ASHEVILLE, N.C. — The Campaign for Southern Equality (CSE) has announced that is has launched a Southern LGBTQ Health Survey in order to better understand the health care needs of LGBTQ Southerners. The survey data will be made publicly available and will serve as a resource for the LGBTQ community, researchers and public health advocates.
In the weeks since its release over 2,000 LGBTQ individuals have completed the survey. More than 20 Southern LGBTQ organizations are partnering on this project to ensure that it reaches into the LGBTQ community all across the South.
“Data is a great way to tell a story, but there is very little health data available to tell the stories of LGBTQ people living in the South. Our goal with this survey is to connect with as many LGBTQ Southerners as possible to better understand their health care experiences,” said CSE Survey Coordinator Chase Harless.
More than 2.6 million LGBTQ adults live in the South according to data from the Williams Institute at the University of California, Los Angeles School of Law.
And existing research points toward LGBTQ health disparities in the South, especially with regard to H.I.V. “The crisis is most acute in Southern states, which hold 37 percent of the country’s population and as of 2014 accounted for 54 percent of all new H.I.V. diagnoses,” according to reporting from The New York Times.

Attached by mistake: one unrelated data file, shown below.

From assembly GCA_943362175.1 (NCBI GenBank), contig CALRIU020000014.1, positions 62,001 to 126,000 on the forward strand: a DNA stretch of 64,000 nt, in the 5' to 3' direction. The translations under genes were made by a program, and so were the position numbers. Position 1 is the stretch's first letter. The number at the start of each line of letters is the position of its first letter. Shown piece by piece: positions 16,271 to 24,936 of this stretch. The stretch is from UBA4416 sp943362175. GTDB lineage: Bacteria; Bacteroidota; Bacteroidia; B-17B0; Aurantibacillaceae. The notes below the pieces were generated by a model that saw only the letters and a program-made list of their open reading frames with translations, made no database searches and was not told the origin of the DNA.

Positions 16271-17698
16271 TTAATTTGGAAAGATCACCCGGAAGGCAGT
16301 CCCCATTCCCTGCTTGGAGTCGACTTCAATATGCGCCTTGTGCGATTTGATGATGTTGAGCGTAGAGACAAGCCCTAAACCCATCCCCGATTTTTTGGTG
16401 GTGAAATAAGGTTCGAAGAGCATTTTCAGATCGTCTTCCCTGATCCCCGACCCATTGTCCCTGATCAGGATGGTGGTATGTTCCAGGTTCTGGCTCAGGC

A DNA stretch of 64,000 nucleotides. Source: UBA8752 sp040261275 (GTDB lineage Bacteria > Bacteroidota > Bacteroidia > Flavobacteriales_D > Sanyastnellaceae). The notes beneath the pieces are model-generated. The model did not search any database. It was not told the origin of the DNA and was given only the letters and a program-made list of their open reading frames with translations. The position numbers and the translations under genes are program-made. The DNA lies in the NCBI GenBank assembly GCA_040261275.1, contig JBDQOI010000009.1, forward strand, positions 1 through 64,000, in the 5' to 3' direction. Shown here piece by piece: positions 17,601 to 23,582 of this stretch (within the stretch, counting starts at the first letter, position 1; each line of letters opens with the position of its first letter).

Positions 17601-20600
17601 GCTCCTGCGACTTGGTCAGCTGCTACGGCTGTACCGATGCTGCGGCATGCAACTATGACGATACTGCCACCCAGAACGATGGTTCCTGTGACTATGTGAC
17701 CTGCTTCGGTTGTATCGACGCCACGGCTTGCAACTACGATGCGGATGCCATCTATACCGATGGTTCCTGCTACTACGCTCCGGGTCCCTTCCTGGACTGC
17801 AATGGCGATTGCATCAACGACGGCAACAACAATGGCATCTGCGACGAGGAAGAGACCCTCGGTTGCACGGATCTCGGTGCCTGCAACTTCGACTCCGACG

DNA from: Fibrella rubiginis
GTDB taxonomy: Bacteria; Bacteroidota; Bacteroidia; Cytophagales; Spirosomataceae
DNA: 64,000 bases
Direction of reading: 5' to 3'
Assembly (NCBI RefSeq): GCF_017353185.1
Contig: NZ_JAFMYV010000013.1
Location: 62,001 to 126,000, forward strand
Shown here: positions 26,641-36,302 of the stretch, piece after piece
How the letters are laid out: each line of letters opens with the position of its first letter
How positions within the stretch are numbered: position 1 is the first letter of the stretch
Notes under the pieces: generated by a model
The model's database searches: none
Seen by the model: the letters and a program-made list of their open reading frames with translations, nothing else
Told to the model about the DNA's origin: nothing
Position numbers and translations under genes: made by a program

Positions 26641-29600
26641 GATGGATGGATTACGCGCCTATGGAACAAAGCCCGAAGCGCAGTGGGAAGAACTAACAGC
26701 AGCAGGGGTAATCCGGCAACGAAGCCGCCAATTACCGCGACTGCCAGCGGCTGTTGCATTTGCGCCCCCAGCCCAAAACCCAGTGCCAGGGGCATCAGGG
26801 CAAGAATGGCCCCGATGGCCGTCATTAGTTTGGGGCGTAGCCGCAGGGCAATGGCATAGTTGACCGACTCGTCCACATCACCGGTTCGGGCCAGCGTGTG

“Ultimately, we’re working to increase access to LGBTQ-friendly health care in the South. The survey findings will inform creating training materials and models of LGBTQ-friendly care for Southern health care providers. Our goal is that every LGBTQ person in the South could access the care they need in their hometown,” said CSE Executive Director Rev. Jasmine Beach-Ferrara.
The survey is part of the Southern LGBTQ Health Initiative, a collaboration between the CSE and Western NC Community Health Services to increase access to LGBTQ-friendly health care in the South.
“In many places across the rural South, culturally competent primary care services are just not available for many in the LGBTQ community. This needs to change, and this is one step in that direction,” said Scott Parker, director of development and collaboration at Western NC Community Health Services.
The survey is available in English and Spanish and takes less than 15 minutes to complete. Any LGBTQ person who lives in the South and is 18 years or older is eligible to take the survey.
Supporting Partners for this project include: Equality North Carolina, Gender Benders, South Carolina Equality, Latinos in the Deep South, Transcend Memphis, The Montrose Center, Queer Appalachia, The PAIGE Memphis, POZ-Empowerment, ImpactOUT, Transcend Charlotte, Asheville Gay Men’s Chorus, Twin Oaks Gathering, Beer City Sisters, AIDS Services Coalition, Dr. Amy Murphy-Nugen, Transform Houston, Nelwat Ishkamewe, Mississippi Rising Coalition, Birmingham AIDS Outreach, Mississippi Positive Network, Central Alabama Pride and Comunity Estrella.